The next move in this engagement is on the health care side. But wait … there’s more.

Earlier this year a group of southern California nonprofit charities launched a bid to raise statewide property taxes by billions to pay for a variety of health care, early education and economic development programs. Though not itself a split roll property tax, the increases would certainly occupy the political space for any current or future property tax hikes. The split roll is another favorite pony in the CTA’s stable.

If I was a sponsor of the “Lifting Children and Families Out of Poverty Act,” I’d be on the lookout for a fusillade from the teachers’ advance guard.

resident of the California Foundation for Commerce and Education

Originally published by Fox and Hounds Daily

Ballot Title Won’t Deter Pension Reform

pensionCostly government pension deals are devastating our public services – and this simple initiative gives voters the ability to stop sweetheart and unsustainable pension deals that politicians concoct behind closed doors with government union bosses. That’s why the politicians and union bosses oppose this initiative – and why they continue to try to mislead the public on what the initiative does. Despite their attempts to mislead, we are very confident the voters will understand the plain English requirements of this measure and overwhelmingly pass it in November 2016.

The next step in the campaign will be to commission a legal review the ballot measure “Title and Summary” concocted by state politicians. Once that review is completed, we will kick-off their signature drive to qualify the measure. 

The “Plain English” Requirements of the Pension Reform Initiative: 

1) Require voter approval of any defined benefit pensions for new government employees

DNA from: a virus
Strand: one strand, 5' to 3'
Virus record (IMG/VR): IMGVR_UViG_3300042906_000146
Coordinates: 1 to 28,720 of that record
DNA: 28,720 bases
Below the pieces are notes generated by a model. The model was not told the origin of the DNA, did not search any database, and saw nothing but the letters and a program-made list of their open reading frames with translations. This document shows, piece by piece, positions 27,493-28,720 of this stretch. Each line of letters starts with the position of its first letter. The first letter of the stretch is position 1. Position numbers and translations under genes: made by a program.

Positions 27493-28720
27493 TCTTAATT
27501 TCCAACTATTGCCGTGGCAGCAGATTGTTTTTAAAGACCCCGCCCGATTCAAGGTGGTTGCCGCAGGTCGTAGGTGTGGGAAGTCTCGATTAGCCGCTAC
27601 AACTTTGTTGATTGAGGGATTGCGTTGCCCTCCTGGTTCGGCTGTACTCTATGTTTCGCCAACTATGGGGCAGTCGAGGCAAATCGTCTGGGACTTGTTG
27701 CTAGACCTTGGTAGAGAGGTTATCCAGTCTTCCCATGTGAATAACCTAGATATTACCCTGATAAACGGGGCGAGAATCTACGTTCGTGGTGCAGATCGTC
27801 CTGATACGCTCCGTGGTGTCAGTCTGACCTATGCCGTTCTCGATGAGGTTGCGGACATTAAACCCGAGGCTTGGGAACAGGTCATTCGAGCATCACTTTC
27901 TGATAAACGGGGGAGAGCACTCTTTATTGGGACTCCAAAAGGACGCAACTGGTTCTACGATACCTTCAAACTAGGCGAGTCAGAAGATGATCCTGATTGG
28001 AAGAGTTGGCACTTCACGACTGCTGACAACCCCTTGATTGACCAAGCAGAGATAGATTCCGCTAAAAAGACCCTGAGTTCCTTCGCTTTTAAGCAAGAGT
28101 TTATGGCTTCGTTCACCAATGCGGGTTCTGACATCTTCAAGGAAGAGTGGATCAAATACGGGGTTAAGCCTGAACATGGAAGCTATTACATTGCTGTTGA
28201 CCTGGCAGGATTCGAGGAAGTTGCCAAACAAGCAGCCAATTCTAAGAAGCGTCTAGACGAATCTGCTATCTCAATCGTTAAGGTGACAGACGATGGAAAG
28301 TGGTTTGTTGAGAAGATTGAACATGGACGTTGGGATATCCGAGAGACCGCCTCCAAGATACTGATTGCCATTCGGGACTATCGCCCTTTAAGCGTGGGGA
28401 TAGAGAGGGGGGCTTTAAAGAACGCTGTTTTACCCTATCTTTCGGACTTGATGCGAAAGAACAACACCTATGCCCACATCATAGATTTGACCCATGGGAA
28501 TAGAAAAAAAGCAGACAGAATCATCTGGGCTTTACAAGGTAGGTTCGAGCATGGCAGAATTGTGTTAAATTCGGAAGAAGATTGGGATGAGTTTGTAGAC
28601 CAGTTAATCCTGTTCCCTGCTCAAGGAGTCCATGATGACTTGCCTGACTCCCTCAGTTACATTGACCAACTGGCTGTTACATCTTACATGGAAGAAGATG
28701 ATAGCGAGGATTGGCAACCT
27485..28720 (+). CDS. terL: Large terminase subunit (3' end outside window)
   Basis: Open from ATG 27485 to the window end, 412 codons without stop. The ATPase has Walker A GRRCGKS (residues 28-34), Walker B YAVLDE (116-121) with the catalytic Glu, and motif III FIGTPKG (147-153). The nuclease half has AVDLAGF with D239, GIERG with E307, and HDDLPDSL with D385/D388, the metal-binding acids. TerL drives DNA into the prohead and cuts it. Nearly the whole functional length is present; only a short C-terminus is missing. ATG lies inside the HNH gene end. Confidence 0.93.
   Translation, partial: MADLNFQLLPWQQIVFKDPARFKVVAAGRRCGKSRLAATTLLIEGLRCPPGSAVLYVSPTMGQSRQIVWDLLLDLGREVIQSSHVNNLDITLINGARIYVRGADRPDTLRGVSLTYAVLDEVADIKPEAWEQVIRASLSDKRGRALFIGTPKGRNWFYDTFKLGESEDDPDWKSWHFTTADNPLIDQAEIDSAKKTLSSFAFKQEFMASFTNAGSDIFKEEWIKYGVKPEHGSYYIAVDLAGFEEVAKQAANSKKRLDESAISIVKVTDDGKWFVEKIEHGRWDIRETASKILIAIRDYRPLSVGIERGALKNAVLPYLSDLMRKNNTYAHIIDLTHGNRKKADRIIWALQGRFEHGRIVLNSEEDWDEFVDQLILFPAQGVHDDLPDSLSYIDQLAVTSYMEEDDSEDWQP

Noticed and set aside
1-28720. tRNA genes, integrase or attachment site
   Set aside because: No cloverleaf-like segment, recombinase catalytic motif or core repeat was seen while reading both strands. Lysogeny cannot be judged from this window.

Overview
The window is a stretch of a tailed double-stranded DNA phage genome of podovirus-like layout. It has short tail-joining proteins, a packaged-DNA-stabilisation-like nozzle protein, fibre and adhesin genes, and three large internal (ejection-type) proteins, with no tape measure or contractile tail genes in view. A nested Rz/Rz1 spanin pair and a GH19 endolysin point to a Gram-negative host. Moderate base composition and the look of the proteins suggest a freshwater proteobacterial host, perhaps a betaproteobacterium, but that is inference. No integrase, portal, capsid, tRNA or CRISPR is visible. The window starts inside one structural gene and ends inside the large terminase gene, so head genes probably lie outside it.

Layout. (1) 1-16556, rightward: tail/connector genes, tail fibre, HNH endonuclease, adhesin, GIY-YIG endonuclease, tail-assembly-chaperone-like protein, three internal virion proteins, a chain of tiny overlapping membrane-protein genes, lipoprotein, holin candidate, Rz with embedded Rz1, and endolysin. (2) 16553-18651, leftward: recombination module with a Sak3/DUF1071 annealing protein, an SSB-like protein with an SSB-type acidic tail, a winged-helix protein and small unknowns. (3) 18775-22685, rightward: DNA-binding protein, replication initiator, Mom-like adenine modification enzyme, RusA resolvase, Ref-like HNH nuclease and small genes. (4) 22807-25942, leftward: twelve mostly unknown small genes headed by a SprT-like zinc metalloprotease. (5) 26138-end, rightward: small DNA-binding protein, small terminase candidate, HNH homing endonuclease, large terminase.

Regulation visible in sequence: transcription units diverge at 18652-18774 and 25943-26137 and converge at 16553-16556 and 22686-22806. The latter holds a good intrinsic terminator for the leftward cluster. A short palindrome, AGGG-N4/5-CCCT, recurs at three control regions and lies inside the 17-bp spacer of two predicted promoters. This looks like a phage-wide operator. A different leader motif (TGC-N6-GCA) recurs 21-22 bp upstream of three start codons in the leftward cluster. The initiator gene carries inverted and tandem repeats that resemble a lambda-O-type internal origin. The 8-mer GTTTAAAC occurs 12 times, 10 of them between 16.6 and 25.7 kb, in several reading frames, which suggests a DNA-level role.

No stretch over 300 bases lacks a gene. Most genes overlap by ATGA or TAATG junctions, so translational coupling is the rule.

2) Require voter approval of any increase in pensions for existing government employees

3) Prohibit any taxpayer subsidy of government retirement benefits in excess of 50% of the cost – unless voters expressly approve a higher contribution

4) Prohibit politicians and government agencies from delaying, impeding, or challenging any voter-approved state and local ballot measures regarding government compensation and benefits.

Chuck Reed, a former Mayor of San Jose, is a Democrat. Carl DeMaio, a former Councilmember of San Diego, is a Republican

Originally published by Fox and Hounds Daily

Kamala Harris seeks to block ‘kill the gays’ ballot measure

As reported by the Sacramento Bee:

California Attorney General Kamala Harris asked a court Wednesday to intervene and allow her to block an incendiary planned ballot measure authorizing the killing of gays and lesbians.

Calling the proposed “Sodomite Suppression Act” patently unconstitutional and utterly reprehensible, Harris filed a request with the Superior Court in Sacramento seeking to be relieved of her ministerial duty to prepare a title and summary for the measure before it advances to the signature-gathering stage. Harris argues that readying it for circulation would waste state resources, generate unnecessary divisions and mislead the public.

“This is not about whether we like something or not, or whether we simply find it offensive or troubling,” Harris said in an interview with The Sacramento Bee. “In this case, we are talking about a proposal that literally is calling for violence. It’s calling for vigilantism. It’s calling for the public to be able to shoot in the head a member of the LGBT community. …